When someone famous passes away, it is still possible for his or her estate to continue earning money. Consequently, the deaths of many celebrities give rise to litigation based on estate planning documents, such as wills and trusts, because their beneficiaries often stand to lose or gain a great deal of money.
Recently, a lawsuit was filed in relation to the will of a popular singer. No, it wasn’t Michael Jackson. Instead, it was Ellen Naomi Cohen, better known as Cass Elliot or Mama Cass of the 60’s music group The Mamas & the Papas. Although she died in 1974, a lawsuit was recently filed in regard to a supposedly lost will that had been drafted in 1967.
The new lawsuit claims that the firm that drafted the 1967 will of Mama Cass either lost or claimed to have lost the will. In either event, since the will could not be found in 1974, the estate of Mama Cass was passed on in its entirety to her daughter under intestacy laws. Under the terms of the 1967 will, it appears that one-third of that estate should have gone to Bess Cohen, Mama Cass’ mother.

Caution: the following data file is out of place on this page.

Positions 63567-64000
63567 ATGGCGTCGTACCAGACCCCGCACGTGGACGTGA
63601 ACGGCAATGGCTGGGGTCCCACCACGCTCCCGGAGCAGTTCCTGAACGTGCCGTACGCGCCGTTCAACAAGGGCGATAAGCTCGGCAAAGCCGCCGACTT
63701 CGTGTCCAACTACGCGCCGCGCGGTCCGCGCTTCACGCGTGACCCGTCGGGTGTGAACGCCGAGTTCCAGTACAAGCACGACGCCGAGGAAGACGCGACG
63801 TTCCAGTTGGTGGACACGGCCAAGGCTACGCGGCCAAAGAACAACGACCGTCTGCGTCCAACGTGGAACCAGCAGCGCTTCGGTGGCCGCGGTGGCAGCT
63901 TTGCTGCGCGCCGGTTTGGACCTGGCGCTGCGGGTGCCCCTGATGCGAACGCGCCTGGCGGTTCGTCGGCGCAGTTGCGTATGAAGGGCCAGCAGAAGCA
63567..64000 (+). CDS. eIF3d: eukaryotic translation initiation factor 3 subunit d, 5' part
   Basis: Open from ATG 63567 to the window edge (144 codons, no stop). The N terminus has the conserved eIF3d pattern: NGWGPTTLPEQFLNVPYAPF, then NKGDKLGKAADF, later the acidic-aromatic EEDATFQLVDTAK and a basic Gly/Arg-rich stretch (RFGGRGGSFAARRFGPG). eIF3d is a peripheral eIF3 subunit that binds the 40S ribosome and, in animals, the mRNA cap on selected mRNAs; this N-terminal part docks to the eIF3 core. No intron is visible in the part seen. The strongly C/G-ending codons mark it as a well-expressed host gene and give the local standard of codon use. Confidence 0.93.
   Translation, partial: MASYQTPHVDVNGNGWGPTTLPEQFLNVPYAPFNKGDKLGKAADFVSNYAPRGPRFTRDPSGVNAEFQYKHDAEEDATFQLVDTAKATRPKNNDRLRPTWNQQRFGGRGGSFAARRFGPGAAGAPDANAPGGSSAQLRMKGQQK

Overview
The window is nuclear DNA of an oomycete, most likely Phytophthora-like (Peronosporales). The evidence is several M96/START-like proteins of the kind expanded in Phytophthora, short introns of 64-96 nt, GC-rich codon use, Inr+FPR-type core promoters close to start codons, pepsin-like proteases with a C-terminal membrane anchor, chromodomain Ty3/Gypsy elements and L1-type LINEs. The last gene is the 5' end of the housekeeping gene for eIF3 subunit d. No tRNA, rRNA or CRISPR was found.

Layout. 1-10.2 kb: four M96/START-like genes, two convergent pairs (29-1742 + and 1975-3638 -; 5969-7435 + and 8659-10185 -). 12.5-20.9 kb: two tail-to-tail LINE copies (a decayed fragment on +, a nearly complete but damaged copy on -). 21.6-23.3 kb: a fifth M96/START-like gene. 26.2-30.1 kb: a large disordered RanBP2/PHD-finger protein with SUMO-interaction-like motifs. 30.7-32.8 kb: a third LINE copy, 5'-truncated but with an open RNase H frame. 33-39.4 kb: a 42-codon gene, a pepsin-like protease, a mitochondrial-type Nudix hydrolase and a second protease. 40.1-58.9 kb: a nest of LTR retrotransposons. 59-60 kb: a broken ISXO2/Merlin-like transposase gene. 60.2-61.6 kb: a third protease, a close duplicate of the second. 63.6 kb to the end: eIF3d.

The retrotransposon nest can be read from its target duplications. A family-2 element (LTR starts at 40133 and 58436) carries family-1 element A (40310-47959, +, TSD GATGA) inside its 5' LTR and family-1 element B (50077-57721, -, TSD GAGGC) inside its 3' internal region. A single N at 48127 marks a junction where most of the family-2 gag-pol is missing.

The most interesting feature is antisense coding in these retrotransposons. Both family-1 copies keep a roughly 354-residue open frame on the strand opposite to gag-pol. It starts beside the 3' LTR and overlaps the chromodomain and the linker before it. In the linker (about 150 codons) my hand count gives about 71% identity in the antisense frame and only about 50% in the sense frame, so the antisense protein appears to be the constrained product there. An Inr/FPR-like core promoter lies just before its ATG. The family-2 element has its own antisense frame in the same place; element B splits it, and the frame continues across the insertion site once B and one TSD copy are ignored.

The lawsuit is being brought by a brother and sister of Mama Cass, both of whom stood to inherit a share of that one-third interest in Cass’ estate upon the death of their mother. According to the lawsuit, Cass’ estate has produced more than one million dollars in income since the 1980’s.
In response to the lawsuit, the firm that supposedly had lost the will claims that the allegations of concealment or fraud are absurd. They also claim that there is no evidence to support those allegations and even if there were, such claims would be barred by a statute of limitations.
Source: The National Law Journal, Mama Cass’ siblings sue over alleged lost will, Leigh Jones 1/7/11